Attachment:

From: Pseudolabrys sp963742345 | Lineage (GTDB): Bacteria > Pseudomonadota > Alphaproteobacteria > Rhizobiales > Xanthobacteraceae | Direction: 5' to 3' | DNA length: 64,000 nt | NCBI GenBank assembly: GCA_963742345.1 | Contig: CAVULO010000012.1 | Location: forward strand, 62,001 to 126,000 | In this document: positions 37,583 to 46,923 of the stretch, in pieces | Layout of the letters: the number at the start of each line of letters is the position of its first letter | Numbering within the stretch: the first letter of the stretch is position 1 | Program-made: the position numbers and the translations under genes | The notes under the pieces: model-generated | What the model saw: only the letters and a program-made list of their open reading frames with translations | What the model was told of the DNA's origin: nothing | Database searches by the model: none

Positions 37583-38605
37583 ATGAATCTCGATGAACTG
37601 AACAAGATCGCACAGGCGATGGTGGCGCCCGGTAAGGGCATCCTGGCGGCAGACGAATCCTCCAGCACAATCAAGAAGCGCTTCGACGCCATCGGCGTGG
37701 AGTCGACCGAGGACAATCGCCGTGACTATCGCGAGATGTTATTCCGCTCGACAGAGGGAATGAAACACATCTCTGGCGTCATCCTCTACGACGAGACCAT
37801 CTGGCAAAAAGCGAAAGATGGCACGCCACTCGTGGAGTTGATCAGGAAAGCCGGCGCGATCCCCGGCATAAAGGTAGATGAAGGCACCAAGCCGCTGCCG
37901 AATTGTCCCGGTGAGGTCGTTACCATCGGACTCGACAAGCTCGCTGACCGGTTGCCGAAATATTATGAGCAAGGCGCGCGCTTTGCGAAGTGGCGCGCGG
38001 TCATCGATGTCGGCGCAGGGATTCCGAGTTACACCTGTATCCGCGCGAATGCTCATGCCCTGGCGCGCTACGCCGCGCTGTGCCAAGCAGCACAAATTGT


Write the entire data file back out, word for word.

From: Pseudolabrys sp963742345 | Lineage (GTDB): Bacteria > Pseudomonadota > Alphaproteobacteria > Rhizobiales > Xanthobacteraceae | Direction: 5' to 3' | DNA length: 64,000 nt | NCBI GenBank assembly: GCA_963742345.1 | Contig: CAVULO010000012.1 | Location: forward strand, 62,001 to 126,000 | In this document: positions 37,583 to 46,923 of the stretch, in pieces | Layout of the letters: the number at the start of each line of letters is the position of its first letter | Numbering within the stretch: the first letter of the stretch is position 1 | Program-made: the position numbers and the translations under genes | The notes under the pieces: model-generated | What the model saw: only the letters and a program-made list of their open reading frames with translations | What the model was told of the DNA's origin: nothing | Database searches by the model: none

Positions 37583-38605
37583 ATGAATCTCGATGAACTG
37601 AACAAGATCGCACAGGCGATGGTGGCGCCCGGTAAGGGCATCCTGGCGGCAGACGAATCCTCCAGCACAATCAAGAAGCGCTTCGACGCCATCGGCGTGG
37701 AGTCGACCGAGGACAATCGCCGTGACTATCGCGAGATGTTATTCCGCTCGACAGAGGGAATGAAACACATCTCTGGCGTCATCCTCTACGACGAGACCAT
37801 CTGGCAAAAAGCGAAAGATGGCACGCCACTCGTGGAGTTGATCAGGAAAGCCGGCGCGATCCCCGGCATAAAGGTAGATGAAGGCACCAAGCCGCTGCCG
37901 AATTGTCCCGGTGAGGTCGTTACCATCGGACTCGACAAGCTCGCTGACCGGTTGCCGAAATATTATGAGCAAGGCGCGCGCTTTGCGAAGTGGCGCGCGG
38001 TCATCGATGTCGGCGCAGGGATTCCGAGTTACACCTGTATCCGCGCGAATGCTCATGCCCTGGCGCGCTACGCCGCGCTGTGCCAAGCAGCACAAATTGT